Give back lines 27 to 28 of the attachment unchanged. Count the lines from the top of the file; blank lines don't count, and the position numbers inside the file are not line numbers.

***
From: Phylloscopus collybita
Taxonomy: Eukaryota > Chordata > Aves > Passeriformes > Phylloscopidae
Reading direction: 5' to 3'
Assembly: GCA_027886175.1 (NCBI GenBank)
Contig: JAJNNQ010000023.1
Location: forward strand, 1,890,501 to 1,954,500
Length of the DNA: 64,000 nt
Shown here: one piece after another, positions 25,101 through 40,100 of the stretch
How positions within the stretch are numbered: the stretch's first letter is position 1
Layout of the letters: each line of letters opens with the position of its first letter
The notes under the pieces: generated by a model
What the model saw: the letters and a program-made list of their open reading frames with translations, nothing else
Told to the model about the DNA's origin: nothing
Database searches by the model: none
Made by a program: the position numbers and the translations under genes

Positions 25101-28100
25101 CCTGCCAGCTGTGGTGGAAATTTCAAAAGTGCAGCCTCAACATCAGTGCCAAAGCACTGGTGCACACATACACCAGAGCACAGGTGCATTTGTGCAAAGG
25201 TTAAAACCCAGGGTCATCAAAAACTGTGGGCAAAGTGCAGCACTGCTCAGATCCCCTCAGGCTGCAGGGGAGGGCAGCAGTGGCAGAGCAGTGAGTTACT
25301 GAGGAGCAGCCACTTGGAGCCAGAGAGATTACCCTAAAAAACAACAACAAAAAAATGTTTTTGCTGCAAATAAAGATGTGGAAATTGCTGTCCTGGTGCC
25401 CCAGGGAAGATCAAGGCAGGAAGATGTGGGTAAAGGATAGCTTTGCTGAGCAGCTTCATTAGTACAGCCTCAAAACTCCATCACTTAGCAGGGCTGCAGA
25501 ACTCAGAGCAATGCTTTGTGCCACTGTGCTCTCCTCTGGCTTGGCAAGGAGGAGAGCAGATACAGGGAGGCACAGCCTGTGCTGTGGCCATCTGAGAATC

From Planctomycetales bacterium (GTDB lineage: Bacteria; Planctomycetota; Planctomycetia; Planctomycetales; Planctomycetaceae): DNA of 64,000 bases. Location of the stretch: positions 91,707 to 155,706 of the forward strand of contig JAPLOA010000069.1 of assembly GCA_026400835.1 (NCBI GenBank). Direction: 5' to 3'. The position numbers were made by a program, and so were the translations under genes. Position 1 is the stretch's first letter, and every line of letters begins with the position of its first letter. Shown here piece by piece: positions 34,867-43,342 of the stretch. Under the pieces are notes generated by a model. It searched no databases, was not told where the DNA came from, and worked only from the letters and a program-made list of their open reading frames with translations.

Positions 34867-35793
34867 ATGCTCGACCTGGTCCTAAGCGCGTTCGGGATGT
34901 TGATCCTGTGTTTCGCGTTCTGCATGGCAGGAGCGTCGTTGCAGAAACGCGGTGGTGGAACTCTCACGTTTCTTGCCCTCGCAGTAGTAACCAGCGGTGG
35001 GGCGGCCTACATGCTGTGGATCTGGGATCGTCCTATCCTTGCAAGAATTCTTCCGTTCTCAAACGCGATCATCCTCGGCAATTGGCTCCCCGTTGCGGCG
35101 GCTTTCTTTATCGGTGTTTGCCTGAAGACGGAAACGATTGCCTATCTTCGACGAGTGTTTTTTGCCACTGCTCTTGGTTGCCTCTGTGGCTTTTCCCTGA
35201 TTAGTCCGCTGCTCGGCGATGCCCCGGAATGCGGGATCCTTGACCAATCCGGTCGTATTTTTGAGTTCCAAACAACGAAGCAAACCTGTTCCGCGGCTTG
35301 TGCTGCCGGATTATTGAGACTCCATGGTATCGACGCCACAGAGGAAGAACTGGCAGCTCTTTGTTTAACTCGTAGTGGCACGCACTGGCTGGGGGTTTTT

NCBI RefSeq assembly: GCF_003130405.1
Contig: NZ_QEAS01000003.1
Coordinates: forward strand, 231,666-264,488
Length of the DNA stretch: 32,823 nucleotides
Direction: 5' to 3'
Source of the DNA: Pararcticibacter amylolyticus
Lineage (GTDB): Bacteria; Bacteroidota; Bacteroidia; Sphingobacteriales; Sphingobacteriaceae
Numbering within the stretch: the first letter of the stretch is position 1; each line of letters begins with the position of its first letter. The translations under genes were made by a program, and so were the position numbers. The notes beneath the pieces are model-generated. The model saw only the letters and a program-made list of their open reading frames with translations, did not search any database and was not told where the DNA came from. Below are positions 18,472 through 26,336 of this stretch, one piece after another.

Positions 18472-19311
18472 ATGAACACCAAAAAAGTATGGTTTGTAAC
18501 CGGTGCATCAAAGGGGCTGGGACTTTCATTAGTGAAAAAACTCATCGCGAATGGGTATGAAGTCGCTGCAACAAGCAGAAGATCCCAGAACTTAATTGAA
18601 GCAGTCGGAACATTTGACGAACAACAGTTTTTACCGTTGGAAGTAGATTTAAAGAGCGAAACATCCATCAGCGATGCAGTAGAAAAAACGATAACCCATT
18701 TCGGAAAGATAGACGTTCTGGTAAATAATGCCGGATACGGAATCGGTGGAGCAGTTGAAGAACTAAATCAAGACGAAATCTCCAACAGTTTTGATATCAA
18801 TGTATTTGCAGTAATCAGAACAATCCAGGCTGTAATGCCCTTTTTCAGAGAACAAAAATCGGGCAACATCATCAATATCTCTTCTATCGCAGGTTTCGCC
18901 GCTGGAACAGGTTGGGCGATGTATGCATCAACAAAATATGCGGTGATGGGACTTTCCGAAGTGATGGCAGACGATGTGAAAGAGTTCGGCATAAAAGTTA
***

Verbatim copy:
35101 GCTTTCTTTATCGGTGTTTGCCTGAAGACGGAAACGATTGCCTATCTTCGACGAGTGTTTTTTGCCACTGCTCTTGGTTGCCTCTGTGGCTTTTCCCTGA
35201 TTAGTCCGCTGCTCGGCGATGCCCCGGAATGCGGGATCCTTGACCAATCCGGTCGTATTTTTGAGTTCCAAACAACGAAGCAAACCTGTTCCGCGGCTTG